Global Vaccine Safety

Looking for reliable information on vaccine safety? Meet the Vaccine Safety Net

Due to the success of immunization, some diseases are no longer perceived as a threat. Certain groups do not hesitate to promote and share non-substantiated, misleading and unbalanced information about vaccines. This can create distrust and fear from vaccines, disrupt immunization programs, and lead to re-emergence of well controlled diseases.

Acting out a Vaccine Safety Crisis – A unique training in Tanzania, March 2016

At request of the Ministry of Health, Community Development, Gender, Elderly and Children, United Republic of Tanzania, WHO organized an innovative Adverse Event Following Immunization (AEFI) field investigation and communication simulation training in Bagamoyo, from 14 to 18 March 2016. Participants included officers from the Tanzania Food and Drugs Authority (TFDA), immunization programme (IVD), members of the national AEFI Committee, regional immunization and vaccine officers and experts from partner organizations in Tanzania.

Revised Core Variables and Reporting form for adverse events following immunization (AEFI)

To encourage countries to report AEFI with essential information, the Global Advisory Committee on Vaccine Safety (GACVS) proposed in June 2012 a set of simple and vaccine-specific minimum 22 AEFI records (core variables). An AEFI reporting form incorporating these core variables was subsequently developed and used by several member states. GACVS recently reviewed feedback received from countries and recommended the inclusion of three additional variables. This revised set of variables should enhance the quality of data collected and enable national programme managers in Member States to better monitor vaccine safety. A revised AEFI reporting form incorporating these changes has been developed by WHO.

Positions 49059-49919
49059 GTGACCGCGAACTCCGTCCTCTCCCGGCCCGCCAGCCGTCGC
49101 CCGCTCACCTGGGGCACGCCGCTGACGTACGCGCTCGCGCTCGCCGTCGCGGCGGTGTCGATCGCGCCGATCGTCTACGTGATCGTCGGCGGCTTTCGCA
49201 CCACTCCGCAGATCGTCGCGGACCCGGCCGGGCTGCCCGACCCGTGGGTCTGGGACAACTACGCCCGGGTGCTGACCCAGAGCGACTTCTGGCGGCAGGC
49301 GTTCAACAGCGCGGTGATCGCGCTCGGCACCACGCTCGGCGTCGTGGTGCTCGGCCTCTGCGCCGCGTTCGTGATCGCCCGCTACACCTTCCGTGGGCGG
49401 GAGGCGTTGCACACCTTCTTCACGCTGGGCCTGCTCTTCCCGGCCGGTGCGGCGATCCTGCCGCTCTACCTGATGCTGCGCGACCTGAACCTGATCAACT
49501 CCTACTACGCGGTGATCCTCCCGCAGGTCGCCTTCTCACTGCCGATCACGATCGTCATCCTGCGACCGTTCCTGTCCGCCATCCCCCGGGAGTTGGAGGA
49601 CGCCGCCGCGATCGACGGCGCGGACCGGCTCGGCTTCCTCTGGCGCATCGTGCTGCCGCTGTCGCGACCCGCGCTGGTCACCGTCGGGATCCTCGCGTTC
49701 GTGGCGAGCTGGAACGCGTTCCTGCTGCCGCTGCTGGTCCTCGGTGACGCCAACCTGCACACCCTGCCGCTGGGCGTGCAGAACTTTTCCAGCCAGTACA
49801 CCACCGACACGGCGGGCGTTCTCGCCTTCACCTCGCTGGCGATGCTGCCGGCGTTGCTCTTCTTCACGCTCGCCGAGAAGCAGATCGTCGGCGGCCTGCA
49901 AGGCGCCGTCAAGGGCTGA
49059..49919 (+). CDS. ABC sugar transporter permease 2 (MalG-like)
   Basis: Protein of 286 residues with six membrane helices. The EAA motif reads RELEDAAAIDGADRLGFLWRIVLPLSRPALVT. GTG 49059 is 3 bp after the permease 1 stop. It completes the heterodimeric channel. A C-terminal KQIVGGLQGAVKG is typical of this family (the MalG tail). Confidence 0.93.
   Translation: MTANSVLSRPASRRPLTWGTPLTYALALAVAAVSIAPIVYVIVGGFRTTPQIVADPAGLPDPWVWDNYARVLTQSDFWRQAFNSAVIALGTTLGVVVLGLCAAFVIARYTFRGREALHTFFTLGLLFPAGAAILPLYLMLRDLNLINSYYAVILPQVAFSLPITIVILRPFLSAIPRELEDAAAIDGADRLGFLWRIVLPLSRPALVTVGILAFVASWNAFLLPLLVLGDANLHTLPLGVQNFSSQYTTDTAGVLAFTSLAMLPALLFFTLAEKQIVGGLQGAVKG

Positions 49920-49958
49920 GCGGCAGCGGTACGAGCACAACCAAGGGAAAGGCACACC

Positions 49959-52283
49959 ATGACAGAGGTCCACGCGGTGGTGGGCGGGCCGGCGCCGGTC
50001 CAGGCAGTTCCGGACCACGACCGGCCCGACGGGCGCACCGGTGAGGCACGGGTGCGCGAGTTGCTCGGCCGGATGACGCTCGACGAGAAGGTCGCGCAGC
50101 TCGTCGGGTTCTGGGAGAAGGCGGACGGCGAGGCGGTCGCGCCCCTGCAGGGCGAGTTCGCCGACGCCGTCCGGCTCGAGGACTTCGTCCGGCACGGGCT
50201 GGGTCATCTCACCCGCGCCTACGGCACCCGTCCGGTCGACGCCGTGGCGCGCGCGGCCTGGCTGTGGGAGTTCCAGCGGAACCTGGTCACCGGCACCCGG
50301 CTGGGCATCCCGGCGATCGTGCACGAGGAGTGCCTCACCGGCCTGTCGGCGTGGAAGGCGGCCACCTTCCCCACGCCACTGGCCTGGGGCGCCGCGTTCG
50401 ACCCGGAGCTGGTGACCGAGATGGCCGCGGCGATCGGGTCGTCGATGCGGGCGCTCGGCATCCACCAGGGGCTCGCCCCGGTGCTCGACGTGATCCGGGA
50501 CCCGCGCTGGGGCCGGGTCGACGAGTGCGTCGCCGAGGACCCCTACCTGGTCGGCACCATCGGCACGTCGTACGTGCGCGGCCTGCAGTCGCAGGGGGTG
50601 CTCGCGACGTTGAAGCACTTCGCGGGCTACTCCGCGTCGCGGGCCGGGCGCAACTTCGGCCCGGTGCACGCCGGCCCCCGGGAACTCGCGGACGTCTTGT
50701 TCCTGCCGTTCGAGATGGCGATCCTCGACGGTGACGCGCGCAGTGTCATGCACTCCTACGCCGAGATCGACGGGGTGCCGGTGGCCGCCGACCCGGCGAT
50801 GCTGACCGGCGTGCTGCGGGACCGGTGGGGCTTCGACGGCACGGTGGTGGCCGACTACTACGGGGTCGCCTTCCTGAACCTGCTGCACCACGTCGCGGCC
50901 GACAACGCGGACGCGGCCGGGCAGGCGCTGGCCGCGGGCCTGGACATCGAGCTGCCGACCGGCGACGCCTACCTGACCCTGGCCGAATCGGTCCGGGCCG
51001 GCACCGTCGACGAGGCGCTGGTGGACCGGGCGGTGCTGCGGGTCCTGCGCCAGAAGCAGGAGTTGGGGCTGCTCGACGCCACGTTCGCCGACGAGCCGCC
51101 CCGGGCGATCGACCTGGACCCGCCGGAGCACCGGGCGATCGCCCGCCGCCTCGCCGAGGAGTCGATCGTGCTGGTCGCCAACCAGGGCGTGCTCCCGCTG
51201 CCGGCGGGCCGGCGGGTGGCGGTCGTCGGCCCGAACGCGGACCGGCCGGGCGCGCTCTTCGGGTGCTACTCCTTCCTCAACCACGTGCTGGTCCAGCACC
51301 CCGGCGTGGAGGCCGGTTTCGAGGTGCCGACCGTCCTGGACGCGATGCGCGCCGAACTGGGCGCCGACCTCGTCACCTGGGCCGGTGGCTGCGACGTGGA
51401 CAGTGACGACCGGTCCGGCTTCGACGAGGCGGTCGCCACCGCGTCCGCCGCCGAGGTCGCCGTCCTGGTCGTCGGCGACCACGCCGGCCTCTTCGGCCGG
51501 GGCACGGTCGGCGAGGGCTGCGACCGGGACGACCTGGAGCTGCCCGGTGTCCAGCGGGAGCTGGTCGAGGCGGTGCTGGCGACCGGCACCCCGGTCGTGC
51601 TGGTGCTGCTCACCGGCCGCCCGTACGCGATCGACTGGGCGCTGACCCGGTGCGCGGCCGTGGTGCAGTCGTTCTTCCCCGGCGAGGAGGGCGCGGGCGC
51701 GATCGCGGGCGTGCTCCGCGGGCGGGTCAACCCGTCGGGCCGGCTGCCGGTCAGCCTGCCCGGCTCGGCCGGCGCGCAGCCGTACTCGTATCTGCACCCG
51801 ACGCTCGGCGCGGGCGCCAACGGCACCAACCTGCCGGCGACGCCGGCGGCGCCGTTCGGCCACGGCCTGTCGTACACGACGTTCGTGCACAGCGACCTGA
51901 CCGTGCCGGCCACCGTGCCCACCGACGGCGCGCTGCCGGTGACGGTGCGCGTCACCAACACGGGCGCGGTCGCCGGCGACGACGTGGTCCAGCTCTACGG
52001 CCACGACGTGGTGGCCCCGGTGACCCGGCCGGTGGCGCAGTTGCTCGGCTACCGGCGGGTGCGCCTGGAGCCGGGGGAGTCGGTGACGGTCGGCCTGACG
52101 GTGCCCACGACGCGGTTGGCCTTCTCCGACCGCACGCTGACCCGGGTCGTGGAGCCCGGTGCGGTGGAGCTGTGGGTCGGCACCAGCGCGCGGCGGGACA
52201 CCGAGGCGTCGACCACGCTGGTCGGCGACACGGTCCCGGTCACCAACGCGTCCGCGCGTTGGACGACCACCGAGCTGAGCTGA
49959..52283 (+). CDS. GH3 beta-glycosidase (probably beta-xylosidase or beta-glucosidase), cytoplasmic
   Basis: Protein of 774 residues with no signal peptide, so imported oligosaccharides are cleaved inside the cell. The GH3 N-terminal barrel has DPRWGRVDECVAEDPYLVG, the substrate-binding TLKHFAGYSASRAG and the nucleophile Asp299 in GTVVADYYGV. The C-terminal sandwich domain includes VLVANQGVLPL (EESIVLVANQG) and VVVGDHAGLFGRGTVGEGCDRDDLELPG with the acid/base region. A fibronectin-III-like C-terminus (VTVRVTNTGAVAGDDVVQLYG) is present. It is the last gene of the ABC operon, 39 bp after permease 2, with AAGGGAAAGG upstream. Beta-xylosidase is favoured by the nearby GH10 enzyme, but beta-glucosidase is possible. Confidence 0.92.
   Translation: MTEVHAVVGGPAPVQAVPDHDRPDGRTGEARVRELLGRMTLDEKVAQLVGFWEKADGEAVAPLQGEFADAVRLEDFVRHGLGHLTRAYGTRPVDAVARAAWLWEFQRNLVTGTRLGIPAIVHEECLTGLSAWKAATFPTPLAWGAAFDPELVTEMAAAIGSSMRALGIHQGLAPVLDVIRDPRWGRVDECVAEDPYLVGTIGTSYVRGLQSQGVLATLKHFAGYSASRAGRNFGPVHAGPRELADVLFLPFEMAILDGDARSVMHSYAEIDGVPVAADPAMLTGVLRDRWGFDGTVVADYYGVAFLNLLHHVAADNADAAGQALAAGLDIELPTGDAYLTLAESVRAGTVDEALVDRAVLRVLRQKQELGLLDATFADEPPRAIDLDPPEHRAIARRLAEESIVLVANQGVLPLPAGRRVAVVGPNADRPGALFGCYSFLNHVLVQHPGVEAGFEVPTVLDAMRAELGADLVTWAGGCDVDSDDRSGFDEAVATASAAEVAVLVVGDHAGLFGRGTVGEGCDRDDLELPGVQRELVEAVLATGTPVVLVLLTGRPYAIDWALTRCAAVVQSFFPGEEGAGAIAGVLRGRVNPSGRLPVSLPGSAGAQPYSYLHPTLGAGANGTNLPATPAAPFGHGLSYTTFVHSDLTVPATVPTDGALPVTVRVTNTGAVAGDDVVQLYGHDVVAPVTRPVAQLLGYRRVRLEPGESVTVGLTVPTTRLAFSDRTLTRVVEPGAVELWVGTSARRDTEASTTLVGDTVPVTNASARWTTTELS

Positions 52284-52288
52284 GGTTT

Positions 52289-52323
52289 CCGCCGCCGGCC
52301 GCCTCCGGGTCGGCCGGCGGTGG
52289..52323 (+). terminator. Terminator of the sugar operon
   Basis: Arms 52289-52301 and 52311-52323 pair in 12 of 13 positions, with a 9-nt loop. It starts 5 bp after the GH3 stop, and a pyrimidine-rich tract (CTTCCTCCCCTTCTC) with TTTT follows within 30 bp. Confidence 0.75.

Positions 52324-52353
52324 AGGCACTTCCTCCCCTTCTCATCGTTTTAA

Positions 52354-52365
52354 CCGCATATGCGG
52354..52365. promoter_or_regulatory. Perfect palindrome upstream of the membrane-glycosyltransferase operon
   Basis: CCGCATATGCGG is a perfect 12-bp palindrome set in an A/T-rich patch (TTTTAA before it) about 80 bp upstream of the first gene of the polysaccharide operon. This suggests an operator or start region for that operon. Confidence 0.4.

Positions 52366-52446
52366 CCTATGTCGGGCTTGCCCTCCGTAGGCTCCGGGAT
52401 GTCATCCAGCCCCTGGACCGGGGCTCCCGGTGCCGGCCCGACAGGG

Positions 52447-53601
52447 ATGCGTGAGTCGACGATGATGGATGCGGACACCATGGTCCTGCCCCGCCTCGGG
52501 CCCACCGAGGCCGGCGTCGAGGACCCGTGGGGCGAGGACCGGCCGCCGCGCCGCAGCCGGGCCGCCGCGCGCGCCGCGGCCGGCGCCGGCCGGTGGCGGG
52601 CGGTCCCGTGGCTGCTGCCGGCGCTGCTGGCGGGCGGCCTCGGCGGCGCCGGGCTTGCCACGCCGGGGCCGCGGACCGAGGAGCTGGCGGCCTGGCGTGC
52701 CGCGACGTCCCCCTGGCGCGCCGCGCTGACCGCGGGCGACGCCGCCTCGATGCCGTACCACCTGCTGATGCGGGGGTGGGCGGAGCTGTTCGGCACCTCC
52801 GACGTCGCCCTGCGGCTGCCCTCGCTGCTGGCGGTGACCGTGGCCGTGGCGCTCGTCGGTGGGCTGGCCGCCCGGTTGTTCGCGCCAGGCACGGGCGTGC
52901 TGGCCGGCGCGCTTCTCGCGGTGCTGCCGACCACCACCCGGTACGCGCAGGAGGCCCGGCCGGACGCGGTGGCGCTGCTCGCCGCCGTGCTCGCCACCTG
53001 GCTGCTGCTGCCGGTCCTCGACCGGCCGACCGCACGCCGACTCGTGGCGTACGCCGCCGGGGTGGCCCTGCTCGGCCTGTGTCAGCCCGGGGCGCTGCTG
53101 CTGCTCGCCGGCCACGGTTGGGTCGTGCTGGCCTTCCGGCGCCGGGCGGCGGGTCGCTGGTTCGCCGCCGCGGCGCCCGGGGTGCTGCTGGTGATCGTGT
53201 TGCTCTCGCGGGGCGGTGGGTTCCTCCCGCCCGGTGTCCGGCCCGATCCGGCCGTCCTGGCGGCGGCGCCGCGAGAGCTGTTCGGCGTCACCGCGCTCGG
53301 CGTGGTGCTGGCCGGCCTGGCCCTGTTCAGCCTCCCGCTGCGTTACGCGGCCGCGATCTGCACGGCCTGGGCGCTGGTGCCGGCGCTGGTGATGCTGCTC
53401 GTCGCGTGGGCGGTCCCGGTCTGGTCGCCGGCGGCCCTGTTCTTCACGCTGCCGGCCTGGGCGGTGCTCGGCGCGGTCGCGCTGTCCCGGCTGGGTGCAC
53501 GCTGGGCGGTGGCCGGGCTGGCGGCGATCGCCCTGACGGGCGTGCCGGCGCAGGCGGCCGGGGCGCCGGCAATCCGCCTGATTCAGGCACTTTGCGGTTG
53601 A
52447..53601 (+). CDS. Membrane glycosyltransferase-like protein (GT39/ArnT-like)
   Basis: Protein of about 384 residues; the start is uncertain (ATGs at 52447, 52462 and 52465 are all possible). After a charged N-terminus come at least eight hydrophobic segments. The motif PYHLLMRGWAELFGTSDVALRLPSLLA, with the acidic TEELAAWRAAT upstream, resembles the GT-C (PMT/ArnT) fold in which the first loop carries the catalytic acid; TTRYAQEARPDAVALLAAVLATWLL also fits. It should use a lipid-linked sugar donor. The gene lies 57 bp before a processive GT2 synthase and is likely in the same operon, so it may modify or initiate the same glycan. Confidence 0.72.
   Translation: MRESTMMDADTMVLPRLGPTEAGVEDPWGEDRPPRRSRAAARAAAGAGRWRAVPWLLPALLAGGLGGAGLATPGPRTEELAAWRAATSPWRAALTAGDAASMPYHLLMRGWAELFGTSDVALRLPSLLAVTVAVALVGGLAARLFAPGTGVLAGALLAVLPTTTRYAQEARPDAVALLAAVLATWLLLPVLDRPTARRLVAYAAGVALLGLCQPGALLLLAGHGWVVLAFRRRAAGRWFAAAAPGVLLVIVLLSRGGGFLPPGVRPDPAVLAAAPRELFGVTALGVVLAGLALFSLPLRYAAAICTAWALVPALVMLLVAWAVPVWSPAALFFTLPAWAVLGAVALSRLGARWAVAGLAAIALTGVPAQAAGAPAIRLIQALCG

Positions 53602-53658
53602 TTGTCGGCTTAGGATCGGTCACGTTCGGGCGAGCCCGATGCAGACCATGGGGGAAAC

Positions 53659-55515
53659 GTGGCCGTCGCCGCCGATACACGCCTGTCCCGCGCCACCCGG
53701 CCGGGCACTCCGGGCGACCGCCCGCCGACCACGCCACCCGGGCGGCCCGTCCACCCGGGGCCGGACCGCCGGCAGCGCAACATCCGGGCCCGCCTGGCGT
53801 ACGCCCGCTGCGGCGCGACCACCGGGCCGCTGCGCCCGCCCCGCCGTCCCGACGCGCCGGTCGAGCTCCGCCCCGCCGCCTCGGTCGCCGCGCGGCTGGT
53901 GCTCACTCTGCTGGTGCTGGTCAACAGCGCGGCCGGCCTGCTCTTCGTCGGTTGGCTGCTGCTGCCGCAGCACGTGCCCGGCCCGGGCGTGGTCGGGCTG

GACVS highlight of December 2015 meeting

The Global Advisory Committee on Vaccine Safety (GACVS) held its 33rd meeting in Geneva, Switzerland, on 2–3 December 2015. The Committee examined the clinical and population characteristics of cluster immunization anxiety-related reactions and the detection of vaccine safety signals from spontaneous reporting databases. It also reviewed vaccine-specific safety issues concerning RTS,S malaria vaccine, safety of human papillomavirus (HPV) vaccines, pandemic influenza vaccine and narcolepsy, and the safety profile of smallpox vaccines. GACVS findings and recommendations were published in the WHO Weekly Epidemiological Record on 22 January 2016.